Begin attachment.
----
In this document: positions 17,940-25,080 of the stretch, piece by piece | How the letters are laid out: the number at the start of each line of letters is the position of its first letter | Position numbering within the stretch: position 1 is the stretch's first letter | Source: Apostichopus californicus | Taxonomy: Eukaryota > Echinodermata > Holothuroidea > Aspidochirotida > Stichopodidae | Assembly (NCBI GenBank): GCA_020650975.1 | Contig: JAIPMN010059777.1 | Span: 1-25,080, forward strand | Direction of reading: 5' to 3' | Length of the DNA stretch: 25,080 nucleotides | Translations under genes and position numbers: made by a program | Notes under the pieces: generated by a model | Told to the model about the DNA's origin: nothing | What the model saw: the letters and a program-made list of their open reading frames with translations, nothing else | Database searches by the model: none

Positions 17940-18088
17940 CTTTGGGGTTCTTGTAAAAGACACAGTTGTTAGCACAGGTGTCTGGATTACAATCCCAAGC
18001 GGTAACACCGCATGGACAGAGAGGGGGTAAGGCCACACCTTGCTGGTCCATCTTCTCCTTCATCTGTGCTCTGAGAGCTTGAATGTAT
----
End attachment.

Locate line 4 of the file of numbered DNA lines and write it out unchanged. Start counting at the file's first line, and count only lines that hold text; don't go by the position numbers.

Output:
18001 GGTAACACCGCATGGACAGAGAGGGGGTAAGGCCACACCTTGCTGGTCCATCTTCTCCTTCATCTGTGCTCTGAGAGCTTGAATGTAT